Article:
Programs don’t freeze. Everything with a USB connection I’ve ever stuck into the thing has just worked. It wakes up when it’s supposed to. In three months of heavy, heavy use I’ve probably only had to restart maybe three times. Photoshop goes faster. Bridge goes faster. Everything goes faster. And everything just works. That’s the bottom line, everything just works.

Don’t get me wrong. Things can go wrong on a Mac. It just happens like 20x less than on a PC.

On top of it all it feels better. The built-in cam and mic are awesome. The way the volume goes pop, pop, pop as I turn my music up and down is soothing. The keyboard is more comfortable. It’s really cool how I can use two fingers on the touchpad to move my screen up and down, two fingers on the pad and click to right click, etc.

You can’t make up that kind of publicity, can you? Chris Pirillo, take a hint. Get a Mac.

Pirillo isn’t the only important pundit to take one look at Vista and punt. Scot Finnie, of Scot’s Newsletter, recently ran a three-month trial with a MacBook Pro, “as part of [his] research in gauging whether Vista is most people’s best operating system choice.” Finnie has written a series of updates, all along, about how his trial has been going, but it was obvious from the beginning that he was enjoying the experience of using his Mac.

In November, Finnie wrote:

If I could strip out aspects of Vista like Microsoft’s aggressive anti-piracy measures, some of its onerous protective mechanisms, and the high cost of Vista Ultimate, I might continue as a more or less content Windows user. But the emergence of Vista has sparked something new inside me, a serious need to explore my alternatives.

It went well; after just two weeks, he wrote, “Exploring the way the Mac works is actually fun.” Gasp! From a Windows user! (The second update was less earth-shattering.) Then, Finney drove in the stake, in the wrap at the end of his trial:

After hundreds of hours testing Vista and living with the Mac for three months, the choice was, well, crystal clear. I’ve struggled to sort out my gut feeling about Windows Vista, but the value and advantage of the Mac and OS X are difficult to miss. Microsoft’s marketing materials for a past version of Windows used the phrase, “It just works.” But the only computer that tagline honestly describes is the Macintosh. Don’t translate that in your mind as, “Yeah, so what, the Mac is easy to use.” Any new computing environment takes some getting used to. The easy-to-use aspect is nice, but not all that significant. When Mac users say, “It just works,” what they mean is that you spend more time on your work, and a lot less time working on your computer.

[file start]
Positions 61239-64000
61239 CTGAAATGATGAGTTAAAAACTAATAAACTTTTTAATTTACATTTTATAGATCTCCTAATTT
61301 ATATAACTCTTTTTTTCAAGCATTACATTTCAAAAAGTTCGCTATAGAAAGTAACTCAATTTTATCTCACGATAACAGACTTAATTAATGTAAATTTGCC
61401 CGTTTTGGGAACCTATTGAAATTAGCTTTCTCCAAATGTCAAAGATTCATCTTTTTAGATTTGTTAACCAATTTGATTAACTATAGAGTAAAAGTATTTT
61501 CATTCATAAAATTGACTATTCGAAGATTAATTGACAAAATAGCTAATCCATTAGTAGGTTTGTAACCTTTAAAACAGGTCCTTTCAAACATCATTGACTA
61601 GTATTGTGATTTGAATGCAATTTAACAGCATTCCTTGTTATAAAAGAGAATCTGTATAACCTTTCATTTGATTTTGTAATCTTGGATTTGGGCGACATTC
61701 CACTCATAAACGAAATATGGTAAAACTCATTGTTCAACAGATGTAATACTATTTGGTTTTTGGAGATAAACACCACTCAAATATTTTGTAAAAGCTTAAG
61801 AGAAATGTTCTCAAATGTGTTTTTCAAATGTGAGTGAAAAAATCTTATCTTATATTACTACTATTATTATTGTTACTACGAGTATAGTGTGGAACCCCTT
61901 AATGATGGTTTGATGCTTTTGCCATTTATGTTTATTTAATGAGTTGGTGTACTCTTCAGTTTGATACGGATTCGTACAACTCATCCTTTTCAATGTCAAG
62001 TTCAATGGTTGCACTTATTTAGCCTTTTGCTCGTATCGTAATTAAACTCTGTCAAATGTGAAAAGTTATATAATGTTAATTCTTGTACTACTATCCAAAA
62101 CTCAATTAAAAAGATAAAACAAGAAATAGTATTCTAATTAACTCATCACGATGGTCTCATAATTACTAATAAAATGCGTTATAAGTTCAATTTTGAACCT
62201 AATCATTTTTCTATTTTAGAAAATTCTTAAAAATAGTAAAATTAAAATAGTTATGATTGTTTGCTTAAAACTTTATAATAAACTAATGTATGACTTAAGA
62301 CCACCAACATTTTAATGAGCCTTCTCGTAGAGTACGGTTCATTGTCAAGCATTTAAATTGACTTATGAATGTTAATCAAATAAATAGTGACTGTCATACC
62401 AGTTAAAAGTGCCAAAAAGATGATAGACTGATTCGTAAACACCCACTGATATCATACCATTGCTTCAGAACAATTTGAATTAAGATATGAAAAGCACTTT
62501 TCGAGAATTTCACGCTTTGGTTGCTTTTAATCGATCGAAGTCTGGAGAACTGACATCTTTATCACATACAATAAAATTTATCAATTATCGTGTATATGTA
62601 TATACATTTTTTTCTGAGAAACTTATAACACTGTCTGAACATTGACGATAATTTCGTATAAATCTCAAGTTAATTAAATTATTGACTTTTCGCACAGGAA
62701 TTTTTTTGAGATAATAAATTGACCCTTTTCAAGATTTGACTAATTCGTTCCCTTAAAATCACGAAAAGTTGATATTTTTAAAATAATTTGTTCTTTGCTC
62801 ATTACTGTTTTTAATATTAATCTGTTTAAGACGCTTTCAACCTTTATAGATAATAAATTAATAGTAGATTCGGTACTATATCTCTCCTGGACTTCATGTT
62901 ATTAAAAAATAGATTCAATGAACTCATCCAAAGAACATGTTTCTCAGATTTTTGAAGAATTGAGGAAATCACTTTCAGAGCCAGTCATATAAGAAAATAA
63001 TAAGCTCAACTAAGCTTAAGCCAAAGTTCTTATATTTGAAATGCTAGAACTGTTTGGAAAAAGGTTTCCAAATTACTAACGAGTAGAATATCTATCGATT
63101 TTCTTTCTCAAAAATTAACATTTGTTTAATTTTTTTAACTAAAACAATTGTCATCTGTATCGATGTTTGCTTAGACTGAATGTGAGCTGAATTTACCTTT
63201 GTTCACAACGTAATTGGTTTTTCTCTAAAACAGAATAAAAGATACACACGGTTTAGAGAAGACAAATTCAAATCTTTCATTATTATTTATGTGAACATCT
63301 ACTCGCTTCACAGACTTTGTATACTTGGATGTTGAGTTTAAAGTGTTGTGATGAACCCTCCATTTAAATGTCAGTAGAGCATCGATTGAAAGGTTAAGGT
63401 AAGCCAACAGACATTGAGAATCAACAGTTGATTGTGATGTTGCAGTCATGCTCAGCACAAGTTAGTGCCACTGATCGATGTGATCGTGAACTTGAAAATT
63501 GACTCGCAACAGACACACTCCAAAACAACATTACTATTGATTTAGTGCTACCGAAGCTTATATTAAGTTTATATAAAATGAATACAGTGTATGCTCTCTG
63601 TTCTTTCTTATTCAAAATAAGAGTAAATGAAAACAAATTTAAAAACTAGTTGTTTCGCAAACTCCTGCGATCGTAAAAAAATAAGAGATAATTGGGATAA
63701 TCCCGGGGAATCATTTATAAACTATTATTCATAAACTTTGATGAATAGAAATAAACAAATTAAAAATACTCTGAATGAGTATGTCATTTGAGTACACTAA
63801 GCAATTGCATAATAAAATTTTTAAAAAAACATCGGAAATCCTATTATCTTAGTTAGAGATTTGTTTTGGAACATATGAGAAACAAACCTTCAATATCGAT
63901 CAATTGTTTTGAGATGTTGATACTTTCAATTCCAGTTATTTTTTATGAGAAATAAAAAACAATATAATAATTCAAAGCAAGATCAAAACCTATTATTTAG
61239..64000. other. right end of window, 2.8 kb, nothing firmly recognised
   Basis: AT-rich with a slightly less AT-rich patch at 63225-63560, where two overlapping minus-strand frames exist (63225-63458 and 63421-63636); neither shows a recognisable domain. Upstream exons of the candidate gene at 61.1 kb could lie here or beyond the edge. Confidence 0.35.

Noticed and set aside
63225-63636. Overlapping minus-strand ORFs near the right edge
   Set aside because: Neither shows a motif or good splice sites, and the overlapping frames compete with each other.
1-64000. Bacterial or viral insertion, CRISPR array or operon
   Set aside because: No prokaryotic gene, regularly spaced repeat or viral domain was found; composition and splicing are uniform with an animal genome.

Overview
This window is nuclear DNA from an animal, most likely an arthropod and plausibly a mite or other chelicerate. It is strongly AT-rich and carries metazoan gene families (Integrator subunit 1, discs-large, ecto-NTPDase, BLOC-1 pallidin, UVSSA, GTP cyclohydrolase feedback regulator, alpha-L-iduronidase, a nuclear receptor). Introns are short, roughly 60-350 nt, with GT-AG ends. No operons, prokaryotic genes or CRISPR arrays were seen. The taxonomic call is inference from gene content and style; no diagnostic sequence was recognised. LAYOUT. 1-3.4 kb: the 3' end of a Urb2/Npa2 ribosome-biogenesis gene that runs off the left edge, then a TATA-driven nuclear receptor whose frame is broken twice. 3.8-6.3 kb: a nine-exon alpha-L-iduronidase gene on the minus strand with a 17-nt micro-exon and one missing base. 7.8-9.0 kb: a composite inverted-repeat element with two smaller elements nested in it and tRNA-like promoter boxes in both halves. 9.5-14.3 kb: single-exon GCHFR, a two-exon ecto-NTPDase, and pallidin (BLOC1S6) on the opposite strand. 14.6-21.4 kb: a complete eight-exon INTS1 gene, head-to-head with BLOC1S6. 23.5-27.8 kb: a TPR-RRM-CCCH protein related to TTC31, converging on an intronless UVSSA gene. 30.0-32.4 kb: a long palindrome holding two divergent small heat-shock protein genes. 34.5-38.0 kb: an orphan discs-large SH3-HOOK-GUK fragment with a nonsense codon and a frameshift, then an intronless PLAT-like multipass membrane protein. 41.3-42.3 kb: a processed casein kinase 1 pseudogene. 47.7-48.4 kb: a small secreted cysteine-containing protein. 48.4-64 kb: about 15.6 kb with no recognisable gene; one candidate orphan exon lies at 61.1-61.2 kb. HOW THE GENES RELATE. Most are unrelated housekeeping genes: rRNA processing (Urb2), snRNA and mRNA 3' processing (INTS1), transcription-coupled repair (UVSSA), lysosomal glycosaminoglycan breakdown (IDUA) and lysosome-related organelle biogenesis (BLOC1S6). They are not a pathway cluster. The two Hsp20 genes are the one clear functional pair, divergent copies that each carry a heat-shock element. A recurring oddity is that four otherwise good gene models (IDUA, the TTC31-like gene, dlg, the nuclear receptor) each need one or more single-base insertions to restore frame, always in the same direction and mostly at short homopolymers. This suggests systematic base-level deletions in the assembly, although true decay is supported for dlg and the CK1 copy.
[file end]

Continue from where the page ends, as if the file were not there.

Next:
Doesn’t it feel good to be vindicated, guys? I bought my first Mac in May 2002, and by July 2002, I knew that I wouldn’t ever go back. I used to be a Linux user—I’m sure I’ve written about this—and I spent a lot of time, in those days, tinkering, trying every possible piece of software in a category. Now my idea of tinkering is trying out a single new piece of software for a month or two, and seeing if it works out for me.

About the only person left who seems to hate Macs is the Guardian’s tech columnist, Charlie Brooker, who seems stuck in the Real World. To him, Macs are just toys (actually, I believe the phrase he uses is “glorified Fisher-Price activity centres”), a statement so hilariously retro it brings me back to an argument I had in 1997. I’m not really sure what to say, other than, “Has he used a Mac?” and “Did he just get dumped by a Mac-user girlfriend?”